Caloric Restriction and Your Muscles
The idea of calorie restriction for health benefits has been around for decades. In a previous post we talked about caloric restriction and longevity… summarizing that it may be beneficial for increasing life span, but we aren’t 100% sure on how effective it is.
There is also some evidence that caloric restriction has benefits for muscle tissue and there has been a lot of hype regarding the benefits of calorie restriction.
Recently, some scientists got a hold of people who were engaging in caloric restriction for almost a decade and compared their muscles to some regular, sedentary, people who eat your typical American diet.
Dig in and find out what we can really conclude from their findings… hint: not is all what it seems.
This study consisted of three groups of individuals with 37 participants per group for a grand total of 111 people. The three groups were as follows
- Caloric Restriction (CR)
The caloric restriction group was recruited from the Caloric Restriction Society… no joke, that is a real thing.
These participants restricted their daily caloric intake by 30% for between 3 and 15 years.
- Endurance Exercise (EX)
The second group (EX group) consisted of endurance runners who had been running an average of 48 miles/week
The EX group was matched on age, sex, and percent body fat with the CR group.
- Western Diet Controls (WD)
This group consisted of sedentary (regular exercise < 1 hr/week) subjects who were eating a standard western diet.
They were matched on age and sex with the CR and EX groups. The characteristics of the study participants are shown in Table 1.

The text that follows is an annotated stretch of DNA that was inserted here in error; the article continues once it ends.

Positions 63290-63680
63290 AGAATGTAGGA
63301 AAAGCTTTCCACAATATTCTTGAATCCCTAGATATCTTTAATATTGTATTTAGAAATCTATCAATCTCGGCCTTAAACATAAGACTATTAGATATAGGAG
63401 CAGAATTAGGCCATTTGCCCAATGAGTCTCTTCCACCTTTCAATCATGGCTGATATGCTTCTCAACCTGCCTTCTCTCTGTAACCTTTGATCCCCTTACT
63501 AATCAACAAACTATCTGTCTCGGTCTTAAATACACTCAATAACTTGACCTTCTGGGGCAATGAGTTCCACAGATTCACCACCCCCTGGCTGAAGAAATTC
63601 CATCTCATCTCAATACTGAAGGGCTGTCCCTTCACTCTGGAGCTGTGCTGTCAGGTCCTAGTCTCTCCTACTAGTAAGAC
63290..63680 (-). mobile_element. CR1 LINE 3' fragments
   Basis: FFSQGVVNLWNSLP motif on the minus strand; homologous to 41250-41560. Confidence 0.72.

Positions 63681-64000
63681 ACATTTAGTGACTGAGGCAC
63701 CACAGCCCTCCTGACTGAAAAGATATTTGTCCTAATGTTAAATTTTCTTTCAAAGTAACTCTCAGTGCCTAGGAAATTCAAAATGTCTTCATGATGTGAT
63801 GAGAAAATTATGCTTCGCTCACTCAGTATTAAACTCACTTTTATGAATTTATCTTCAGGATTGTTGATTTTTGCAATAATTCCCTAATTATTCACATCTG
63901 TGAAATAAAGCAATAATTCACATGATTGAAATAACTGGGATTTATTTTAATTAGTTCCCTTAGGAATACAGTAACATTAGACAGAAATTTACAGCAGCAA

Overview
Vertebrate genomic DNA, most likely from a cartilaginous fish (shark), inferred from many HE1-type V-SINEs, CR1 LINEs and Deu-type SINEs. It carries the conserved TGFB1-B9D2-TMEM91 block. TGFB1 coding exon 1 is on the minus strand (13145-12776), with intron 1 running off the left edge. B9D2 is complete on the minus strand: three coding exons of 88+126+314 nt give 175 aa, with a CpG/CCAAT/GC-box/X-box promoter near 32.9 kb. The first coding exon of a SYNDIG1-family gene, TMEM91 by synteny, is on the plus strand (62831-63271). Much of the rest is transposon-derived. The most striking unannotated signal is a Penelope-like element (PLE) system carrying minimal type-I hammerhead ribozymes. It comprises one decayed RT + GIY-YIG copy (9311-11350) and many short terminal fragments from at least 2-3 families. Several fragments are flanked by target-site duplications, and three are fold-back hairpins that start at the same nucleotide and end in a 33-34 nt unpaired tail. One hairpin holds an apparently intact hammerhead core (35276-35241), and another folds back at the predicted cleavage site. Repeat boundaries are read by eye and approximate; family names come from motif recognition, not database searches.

Importantly, none of the participants had evidence of chronic disease, or smoked
Also all the participants reported weight stability, defined as less than a 2-kg change in body weight in the preceding 6 months.
Participants recorded all food and beverage intake for 7 consecutive days using the NDS-R program
Body composition of each individual was measured by DEXA
Muscle Biopsies and Gene Expression
Muscle biopsies were taken from the vastus lateralis muscle of 15 people from the CR group and 10 age-matched WD controls.
Gene expression was assessed using microarray technology.
Put simply, protein expression was assessed using Immunoblots (a method that uses antibodies to quantify protein expression)
Those individuals in the CR group consumed a diet that restricted roughly 30% of “needed” calories. Their diets were also nutrient dense, providing more than 100% of the RDA values for micronutrients.
The energy intake in the CR groups was (1,779 ± 355 kcal/day; range 1,112–2,260 kcal/day) which was 27% and 37% lower than in the WD group (2,433 ± 502 kcal/day; range 1,756–3,537 kcal/day) and EX group (2,811 ± 711 kcal/day; range 1,935–4,459 kcal/day), respectively
Importantly, their diets also avoided all processed foods, rich in refined carbohydrates, free sugars, and partially hydrogenated oils.
The dietary breakdown of the three groups was as follows:
CR: 21% Protein, 50% Carbohydrate, 29% Fat, and 0.1% alcohol
EX: 17% Protein, 49% Carbohydrate, 32% Fat and 2% alcohol
WD: 16% Protein, 46% Carbohydrate, 34% Fat and 4% alcohol
The full data is present in table 1 in the paper (snap shot below). Briefly, the CR group weighed less, was leaner, and had less lean mass than the EX and WD group (with the exception of BF being similar between CR and EX).
Serum Cortisol Levels
Interestingly, serum cortisol levels were increased in the CR restriction group but not the EX or the WD group.
The serum cortisol was inversely associated with the inflammatory mediated TNF-alpha in the CR group. Oddly, the authors present no data of correlation between CR and TNF-alpha in the other groups, which I find strange.